It would be more more fair to say that a president "doesn't not have" the right, rather than "absolutely does".
It's a grey area, and would probably decided in a court if it was attempted and challenged. The Constitution doesn't give the president explicit power to do so, but also doesn't explicitly say a president can't do it.
Pardon Definition: Article II, Section 2 of the Constituion defines the power of the Presidential pardon:
...and he shall have Power to grant Reprieves and Pardons for Offenses against the United States, except in Cases of Impeachment.
Not much there, and since it just says "grant Reprieves and Pardons for Offenses" and not something like "grant Reprieves and Pardons to others for Offenses", it can be assumed he can pardon himself for any offenses against the United States.
Do note, that the pardon explicitly does not cover impeachment. It can be assumed that even if a president could pardon themselves, they wouldn't stay president for long.
Court Interpretation: Until such a pardon happens and is challenged in court, we won't know exactly if a self-pardon would be legal. However, this isn't the first time (and probably not last, unfortunately) that the idea of a self-pardon has come up.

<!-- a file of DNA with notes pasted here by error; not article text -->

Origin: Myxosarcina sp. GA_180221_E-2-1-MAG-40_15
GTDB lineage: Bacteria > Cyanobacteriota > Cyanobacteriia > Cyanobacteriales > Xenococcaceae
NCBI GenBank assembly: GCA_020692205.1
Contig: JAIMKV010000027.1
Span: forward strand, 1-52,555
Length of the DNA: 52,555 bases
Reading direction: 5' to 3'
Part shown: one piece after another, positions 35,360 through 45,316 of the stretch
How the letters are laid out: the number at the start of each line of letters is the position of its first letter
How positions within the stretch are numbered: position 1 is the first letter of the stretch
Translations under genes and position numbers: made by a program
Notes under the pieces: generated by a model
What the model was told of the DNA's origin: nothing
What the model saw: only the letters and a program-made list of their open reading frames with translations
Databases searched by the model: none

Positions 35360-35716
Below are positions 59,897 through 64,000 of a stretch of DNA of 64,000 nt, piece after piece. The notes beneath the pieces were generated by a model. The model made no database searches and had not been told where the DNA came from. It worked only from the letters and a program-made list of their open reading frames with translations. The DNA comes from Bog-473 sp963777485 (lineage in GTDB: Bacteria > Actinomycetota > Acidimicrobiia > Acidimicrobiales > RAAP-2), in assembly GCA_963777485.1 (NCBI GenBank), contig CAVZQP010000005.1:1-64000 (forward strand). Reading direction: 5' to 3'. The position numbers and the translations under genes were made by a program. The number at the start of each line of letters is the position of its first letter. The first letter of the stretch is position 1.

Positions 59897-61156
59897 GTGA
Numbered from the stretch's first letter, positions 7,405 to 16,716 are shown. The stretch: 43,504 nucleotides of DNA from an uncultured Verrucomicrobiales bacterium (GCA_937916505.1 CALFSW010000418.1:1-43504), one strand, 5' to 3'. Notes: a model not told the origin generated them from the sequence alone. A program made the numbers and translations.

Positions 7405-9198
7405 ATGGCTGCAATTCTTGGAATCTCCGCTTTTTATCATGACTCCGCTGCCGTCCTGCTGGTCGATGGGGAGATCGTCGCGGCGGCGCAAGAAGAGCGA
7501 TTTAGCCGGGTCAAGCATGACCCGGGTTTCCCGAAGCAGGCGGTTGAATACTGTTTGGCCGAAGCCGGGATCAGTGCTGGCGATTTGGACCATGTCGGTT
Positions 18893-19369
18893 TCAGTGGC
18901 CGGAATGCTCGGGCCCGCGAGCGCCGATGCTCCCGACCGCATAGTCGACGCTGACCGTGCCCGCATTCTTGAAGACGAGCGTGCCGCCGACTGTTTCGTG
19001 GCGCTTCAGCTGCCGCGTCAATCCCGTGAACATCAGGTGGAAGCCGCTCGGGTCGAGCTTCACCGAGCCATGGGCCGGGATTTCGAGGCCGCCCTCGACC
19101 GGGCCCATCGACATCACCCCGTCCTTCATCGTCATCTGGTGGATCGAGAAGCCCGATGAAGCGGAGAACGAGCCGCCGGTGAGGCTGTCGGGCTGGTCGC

Prior to resigning in the wake of the Watergate scandal, Richard Nixon, or at least his lawyers, examined whether a president could pardon himself. An Attorney General legal counsel, Mary Lawton, came to the conclusion that it is not possible to self-pardon:
Under the fundamental rule that no one may be a judge in his own case, the President cannot pardon himself.
The necessity doctrine would not appear applicable here. That doctrine deals
with the situation in which the sole or all judges or officials who have jurisdiction to decide a case are disqualified because they belong to a class of persons who have some interest in the outcome of the litigation, thus depriving the citizen of a forum to have his case decided.
Essentially, Lawton provides two reasons as to why a president cannot pardon themselves: because nobody should be their own judge, and because a person cannot receive a fair trial if the judge has some interest in the outcome. However, this is just her interpretation of the legalese, and a court may decide differently.
Regardless, if a president did pardon themselves, I'm sure the impeachment process would go a lot quicker than the court case that's trying to decide whether or not they were allowed to pardon themselves.